The same goes for language. No language conveys an eternal truth. Do you believe English, French or German is more true than each other? Of course not. ‘I am here’, ‘Je suis ici’ and ‘Ich bin hier’ all sound different, but all are equally valid statements that cannot be refuted. A similar rule applies to maps. A roadmap of Britain, a geological map of Britain and a historical map of Britain all tell different truths, and all are equally valid in doing so.
There is literally no arbiter of taste. No one can decree objectively whether Coke tastes better than Pepsi. No newspaper has a monopoly on truth. Neither has any witness to a crime, all of whom literally have a different perspective on things. Nor any one of 80,000 spectators to a controversial goal in football, half of whom will have been biased in the first place. So let’s go easy on relativism. That’s one thing we can objectively agree on. Right?
The humanity of Dover folk
This time of year is inevitably given to syrupy stories of human goodwill designed to confer cheer. This Christmas was always going to be worse, with homilies to frontline staff (these people are professionals, please remember) going ballistic, implying that the rest of us have been having a carefree whale of time, when in fact it has been the most hellish year in living memory.
One story this week has been a real source for happiness. That is the spectacle of the people of East Kent coming to the aid of the 6,000 lorry drivers stuck at Dover waiting for the all-clear to reach France. Help came from legions of Doverians who delivered bags of food to them from bridges. Through shopping bags tied with rope they passed to the drivers bags of beans, fruit and sweets. Supplies were also passed under and over the perimeter fence at Manston airport.
Dover and East Kent (where I live) is heavily Eurosceptic country, and ripe fodder for comedians who like to deride anti-EU types as xenophobes and racists. Yet the people of Dover are also well familiar to the lorries that pass through the town, the majority of which have foreign licence plates, normally belonging to Poland, Slovakia or Romania. And it is entirely befitting of the humane and derided people of Dover to give alms to these foreigners. After all, most of them know a Pole or two. Some of the East Kent folk are even related to them.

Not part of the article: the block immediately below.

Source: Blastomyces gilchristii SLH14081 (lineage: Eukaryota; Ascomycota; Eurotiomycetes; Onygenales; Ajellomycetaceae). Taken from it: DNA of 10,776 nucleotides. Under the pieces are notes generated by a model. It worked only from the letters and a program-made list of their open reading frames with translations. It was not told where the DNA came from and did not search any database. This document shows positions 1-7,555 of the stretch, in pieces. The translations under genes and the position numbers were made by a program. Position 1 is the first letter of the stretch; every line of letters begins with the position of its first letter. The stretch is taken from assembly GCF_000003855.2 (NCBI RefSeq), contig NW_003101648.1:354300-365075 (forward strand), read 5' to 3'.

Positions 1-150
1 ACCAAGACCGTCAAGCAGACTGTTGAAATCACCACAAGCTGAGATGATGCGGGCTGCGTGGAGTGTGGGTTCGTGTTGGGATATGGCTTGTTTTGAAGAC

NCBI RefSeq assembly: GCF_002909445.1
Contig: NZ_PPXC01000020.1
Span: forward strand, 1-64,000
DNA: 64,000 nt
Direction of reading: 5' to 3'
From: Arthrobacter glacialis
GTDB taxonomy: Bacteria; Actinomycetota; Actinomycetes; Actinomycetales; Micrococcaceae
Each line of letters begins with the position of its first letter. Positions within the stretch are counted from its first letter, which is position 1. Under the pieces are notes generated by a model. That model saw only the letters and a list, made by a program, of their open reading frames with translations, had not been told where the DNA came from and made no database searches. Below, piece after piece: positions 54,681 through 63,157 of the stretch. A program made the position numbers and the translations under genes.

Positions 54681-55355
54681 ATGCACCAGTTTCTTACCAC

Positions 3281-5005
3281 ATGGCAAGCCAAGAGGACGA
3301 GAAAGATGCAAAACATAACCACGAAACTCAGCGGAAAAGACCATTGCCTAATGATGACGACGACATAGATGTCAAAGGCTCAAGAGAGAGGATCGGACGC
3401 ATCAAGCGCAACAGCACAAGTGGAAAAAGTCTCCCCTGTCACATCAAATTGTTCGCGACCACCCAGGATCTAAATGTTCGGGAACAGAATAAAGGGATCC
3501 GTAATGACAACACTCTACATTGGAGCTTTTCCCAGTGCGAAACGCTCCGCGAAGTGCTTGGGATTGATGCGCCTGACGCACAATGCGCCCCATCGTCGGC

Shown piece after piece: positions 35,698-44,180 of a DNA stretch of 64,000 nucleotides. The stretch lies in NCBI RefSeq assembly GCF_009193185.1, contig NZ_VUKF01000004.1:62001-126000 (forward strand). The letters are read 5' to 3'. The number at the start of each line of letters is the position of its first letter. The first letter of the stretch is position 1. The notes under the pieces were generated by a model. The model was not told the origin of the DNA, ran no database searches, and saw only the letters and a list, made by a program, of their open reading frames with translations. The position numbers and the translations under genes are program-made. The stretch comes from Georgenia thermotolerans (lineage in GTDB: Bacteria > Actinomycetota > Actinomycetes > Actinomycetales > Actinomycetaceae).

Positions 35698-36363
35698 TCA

What the queen got wrong about the Good Samaritan
The queen has been widely praised for her Christmas Day speech on account of its universalist, multiculturalist message that nonetheless remained warm and old-fashioned – devoid of any trappings of ‘structural racism’, ‘white privilege’ or any other such modern-day voodoo-talk that has captured one of her grandsons. She has also been praised for invoking the spirit of the ‘Good Samaritan’ that has been evident in Britain this year.
Oops. Wrong. That was a blunder. The fable of the ‘Good Samaritan’ continues to be misunderstood. It derives from the days when the Jews and the Samaritans hated each other, and the former believed the latter irredeemably awful and callous. This Biblical propaganda is underpinned by the hypothesis that one Samaritan actually helps a Jew in distress. It is amazing to an audience that there could be such a thing as a good Samaritan. As such, all this fable does is reinforce the racist cliché that all Samaritans are wankers.
Patrick West is a spiked columnist. His latest book, Get Over Yourself: Nietzsche For Our Times, is published by Societas.